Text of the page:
How To Use Your Phone as a Wi-Fi Mouse

Who needs a Swiss Army Knife when you have a smartphone?

smartphone and laptop
Using a smartphone as a mouse.  Getty/ Hill Street Studios

Working remotely from cafés and co-working spaces is prevalent, but it often means lugging around the contents of your desk. Who wants to carry around a laptop, mouse, and keyboard all over town? While many use the keyboard and touchpad on their laptop, attaching a wireless keyboard and mouse is more ergonomic, and for many, easier to use.

However, you can eschew those accessories and use your Android smartphone or iPhone as Wi-Fi mouse, remote control, and keyboard.

Connecting your smartphone to your PC will let you control music and video playback, including volume adjustment, type quick notes or input a password, and navigate documents and the web.

It's also handy when making presentations or if you want to mirror your screens. Turning your phone into a mouse is also convenient if your laptop's touchpad is broken or wonky. All you need is a mobile app and a desktop server app.

Best Smartphone Mouse Apps

Many apps can turn your smartphone into a mouse for your computer; these three are good options: Unified Remote, Remote Mouse, and PC Remote. We gave each of them a test run, using an Android smartphone and Windows PC.

All three apps were intuitive, and the mouse/touchpad function worked without noticeable delay on each. The keyboard function on Unified Remote and Remote Mouse worked fine, but we found ourselves wishing we could just use our smartphone's keyboard.

For anyone who needs a remote or wireless mouse, we recommend any of these three apps. 

Unified Remote (by Unified Intents) works with both PCs and Macs and has a free and paid version. The free version includes 18 remotes, multiple themes, and third-party keyboard support, while the paid version ($3.99) adds more than 40 premium remotes and the ability to create custom remotes.

Remote options include a keyboard and mouse. The premium version also supports screen mirroring on PCs, Macs, and Android devices. It also has voice control and integrates with Android Wear and Tasker. There's also a 99-cent version built for TVs, set-top boxes, game consoles, and other devices. Unified Remote can also control other connected devices including the Raspberry Pi.

Remote Mouse (free with in-app purchases) works with PCs, Macs, and on Linux. The app gives you a touchpad to control your computer with swipe motions and an on-screen keyboard. You can adjust sensitivity and speed settings as you would with a computer mouse.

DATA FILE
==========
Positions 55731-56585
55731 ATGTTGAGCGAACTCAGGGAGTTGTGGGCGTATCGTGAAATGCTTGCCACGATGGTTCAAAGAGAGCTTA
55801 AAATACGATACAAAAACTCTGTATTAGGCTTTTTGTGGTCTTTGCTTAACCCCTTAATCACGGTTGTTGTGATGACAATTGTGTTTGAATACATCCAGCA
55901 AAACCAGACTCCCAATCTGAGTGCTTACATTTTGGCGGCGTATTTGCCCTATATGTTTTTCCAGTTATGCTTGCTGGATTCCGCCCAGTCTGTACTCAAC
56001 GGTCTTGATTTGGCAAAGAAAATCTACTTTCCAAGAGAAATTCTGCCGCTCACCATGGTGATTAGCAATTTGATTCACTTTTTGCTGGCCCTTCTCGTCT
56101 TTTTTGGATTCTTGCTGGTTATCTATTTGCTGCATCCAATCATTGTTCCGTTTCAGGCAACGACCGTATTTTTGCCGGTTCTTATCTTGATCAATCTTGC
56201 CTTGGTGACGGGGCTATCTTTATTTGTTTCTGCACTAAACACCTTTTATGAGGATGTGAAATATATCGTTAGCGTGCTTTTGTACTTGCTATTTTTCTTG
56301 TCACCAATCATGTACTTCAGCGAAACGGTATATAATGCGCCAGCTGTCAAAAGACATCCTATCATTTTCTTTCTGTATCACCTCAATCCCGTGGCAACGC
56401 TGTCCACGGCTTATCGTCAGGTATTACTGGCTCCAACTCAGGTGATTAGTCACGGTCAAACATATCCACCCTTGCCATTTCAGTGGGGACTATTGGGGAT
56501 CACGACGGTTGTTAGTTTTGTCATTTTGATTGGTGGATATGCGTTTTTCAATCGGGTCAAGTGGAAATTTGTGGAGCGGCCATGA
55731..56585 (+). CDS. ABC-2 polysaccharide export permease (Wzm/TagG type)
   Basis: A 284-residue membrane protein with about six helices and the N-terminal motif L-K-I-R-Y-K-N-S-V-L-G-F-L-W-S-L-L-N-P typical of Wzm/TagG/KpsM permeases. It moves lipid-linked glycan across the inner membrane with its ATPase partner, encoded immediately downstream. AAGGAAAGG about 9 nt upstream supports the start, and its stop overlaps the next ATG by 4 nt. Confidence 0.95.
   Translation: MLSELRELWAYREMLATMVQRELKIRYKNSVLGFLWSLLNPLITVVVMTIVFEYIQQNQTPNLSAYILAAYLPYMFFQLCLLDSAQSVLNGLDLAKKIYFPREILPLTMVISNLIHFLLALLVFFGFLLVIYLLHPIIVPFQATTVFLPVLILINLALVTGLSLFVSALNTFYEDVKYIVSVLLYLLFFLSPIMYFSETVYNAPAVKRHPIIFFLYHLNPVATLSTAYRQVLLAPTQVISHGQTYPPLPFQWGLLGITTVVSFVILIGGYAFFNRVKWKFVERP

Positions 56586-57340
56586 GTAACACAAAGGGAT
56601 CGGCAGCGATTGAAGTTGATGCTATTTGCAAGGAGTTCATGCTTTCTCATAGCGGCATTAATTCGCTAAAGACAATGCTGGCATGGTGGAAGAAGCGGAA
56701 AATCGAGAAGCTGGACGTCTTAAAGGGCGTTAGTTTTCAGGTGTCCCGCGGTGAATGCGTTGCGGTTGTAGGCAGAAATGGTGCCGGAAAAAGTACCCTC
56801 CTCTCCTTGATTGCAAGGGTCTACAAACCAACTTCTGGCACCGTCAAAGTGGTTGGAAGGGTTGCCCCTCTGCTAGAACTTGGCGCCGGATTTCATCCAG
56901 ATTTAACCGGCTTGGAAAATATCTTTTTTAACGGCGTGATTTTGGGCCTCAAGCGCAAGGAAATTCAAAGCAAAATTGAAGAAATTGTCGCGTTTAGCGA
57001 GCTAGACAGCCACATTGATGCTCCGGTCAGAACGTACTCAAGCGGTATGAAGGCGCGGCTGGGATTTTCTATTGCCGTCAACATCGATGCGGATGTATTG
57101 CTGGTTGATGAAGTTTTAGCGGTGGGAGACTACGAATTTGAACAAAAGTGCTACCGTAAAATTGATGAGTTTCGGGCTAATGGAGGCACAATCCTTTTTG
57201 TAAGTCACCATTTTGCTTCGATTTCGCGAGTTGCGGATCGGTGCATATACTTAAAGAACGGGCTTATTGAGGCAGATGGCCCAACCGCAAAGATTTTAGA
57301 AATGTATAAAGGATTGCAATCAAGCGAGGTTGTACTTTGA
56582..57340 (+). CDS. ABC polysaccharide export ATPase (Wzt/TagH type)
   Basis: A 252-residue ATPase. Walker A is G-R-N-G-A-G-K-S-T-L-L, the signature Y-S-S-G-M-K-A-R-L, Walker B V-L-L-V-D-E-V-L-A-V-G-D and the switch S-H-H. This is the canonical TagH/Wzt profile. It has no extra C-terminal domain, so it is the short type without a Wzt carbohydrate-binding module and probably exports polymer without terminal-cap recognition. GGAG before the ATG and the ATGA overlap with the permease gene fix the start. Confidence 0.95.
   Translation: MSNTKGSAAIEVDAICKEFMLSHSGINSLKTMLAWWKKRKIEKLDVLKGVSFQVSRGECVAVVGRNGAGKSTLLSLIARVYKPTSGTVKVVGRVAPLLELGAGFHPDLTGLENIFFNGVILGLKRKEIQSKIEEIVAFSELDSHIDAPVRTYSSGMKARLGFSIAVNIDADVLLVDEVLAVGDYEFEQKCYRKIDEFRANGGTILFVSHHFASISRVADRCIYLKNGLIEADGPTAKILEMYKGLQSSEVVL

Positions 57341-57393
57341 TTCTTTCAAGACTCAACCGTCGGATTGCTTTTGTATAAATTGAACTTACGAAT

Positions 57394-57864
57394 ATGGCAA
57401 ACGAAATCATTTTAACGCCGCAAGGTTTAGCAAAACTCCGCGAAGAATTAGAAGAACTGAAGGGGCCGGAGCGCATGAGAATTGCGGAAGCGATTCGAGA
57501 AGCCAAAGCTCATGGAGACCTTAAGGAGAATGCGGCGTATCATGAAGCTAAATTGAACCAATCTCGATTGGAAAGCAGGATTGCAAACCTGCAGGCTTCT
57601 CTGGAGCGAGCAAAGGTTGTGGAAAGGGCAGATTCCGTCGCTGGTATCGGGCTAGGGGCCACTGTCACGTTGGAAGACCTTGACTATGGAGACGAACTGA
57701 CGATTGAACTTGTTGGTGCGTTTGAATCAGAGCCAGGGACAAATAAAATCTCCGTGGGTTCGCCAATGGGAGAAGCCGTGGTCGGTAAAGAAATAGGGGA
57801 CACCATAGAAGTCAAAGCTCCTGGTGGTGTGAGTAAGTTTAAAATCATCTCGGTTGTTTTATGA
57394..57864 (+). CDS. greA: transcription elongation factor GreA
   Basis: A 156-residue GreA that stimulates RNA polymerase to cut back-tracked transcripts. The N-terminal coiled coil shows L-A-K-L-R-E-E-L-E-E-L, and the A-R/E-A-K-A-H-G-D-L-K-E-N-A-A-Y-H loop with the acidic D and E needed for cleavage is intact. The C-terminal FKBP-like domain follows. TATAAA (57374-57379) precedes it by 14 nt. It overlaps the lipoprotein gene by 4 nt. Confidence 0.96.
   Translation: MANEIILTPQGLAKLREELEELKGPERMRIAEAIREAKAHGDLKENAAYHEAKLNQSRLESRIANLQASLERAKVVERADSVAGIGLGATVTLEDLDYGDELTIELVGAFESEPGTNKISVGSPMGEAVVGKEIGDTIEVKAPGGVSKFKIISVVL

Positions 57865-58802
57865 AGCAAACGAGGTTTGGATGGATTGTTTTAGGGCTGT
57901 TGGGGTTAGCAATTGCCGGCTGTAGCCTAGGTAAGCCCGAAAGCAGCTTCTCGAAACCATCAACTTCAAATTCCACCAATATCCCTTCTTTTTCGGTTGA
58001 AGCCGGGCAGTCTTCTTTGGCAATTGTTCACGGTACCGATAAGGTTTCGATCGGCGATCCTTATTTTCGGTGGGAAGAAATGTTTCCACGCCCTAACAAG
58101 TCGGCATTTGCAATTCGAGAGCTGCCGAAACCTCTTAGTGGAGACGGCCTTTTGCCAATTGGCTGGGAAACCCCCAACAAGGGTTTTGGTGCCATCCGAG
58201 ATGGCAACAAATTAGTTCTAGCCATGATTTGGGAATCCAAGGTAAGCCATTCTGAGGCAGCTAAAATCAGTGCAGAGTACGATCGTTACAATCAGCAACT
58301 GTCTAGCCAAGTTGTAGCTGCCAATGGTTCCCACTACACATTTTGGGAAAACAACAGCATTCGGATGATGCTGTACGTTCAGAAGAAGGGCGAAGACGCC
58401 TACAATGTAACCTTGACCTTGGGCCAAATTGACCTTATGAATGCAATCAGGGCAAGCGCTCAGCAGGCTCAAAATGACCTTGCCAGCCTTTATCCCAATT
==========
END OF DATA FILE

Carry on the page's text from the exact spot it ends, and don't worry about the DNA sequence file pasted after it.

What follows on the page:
Finally, the PC Remote (free; by Monect) works on Windows PCs and can turn your Android or Windows phone into a keyboard, touchpad, and game controller. You can play PC games with customized button layouts, and project images from your smartphone onto your computer.

How to Set Up Your Mobile Mouse

Each of these options has a desktop app and a mobile app that work together, and set up is similar across each.

  1. Install the PC server software. Follow software's installation instructions or wizard.
  2. Then install the mobile app on one or more phones or tablets.
  3. Make sure to connect each device to the same Wi-Fi network.
  1. Choose your activity (media, games, file manager, etc.)

Once you're set up, the desktop app will appear in the menu bar on your PC, and you can tweak settings in the mobile app and toggle between activities. You can slide your fingers to navigate around the screen, pinch and zoom, and left and right click using gestures.

When at home, you might use your phone mouse to play music or videos; if you have multiple devices, people can take turns playing DJ. At a café, you can be productive without carrying around too much equipment; just make sure your smartphone and PC are on the same Wi-Fi network.

Out on the road, you might use your remote to make a presentation or run a slide show. These apps can turn your smartphone into a jack of all trades. Give them a try and be more productive on the go.

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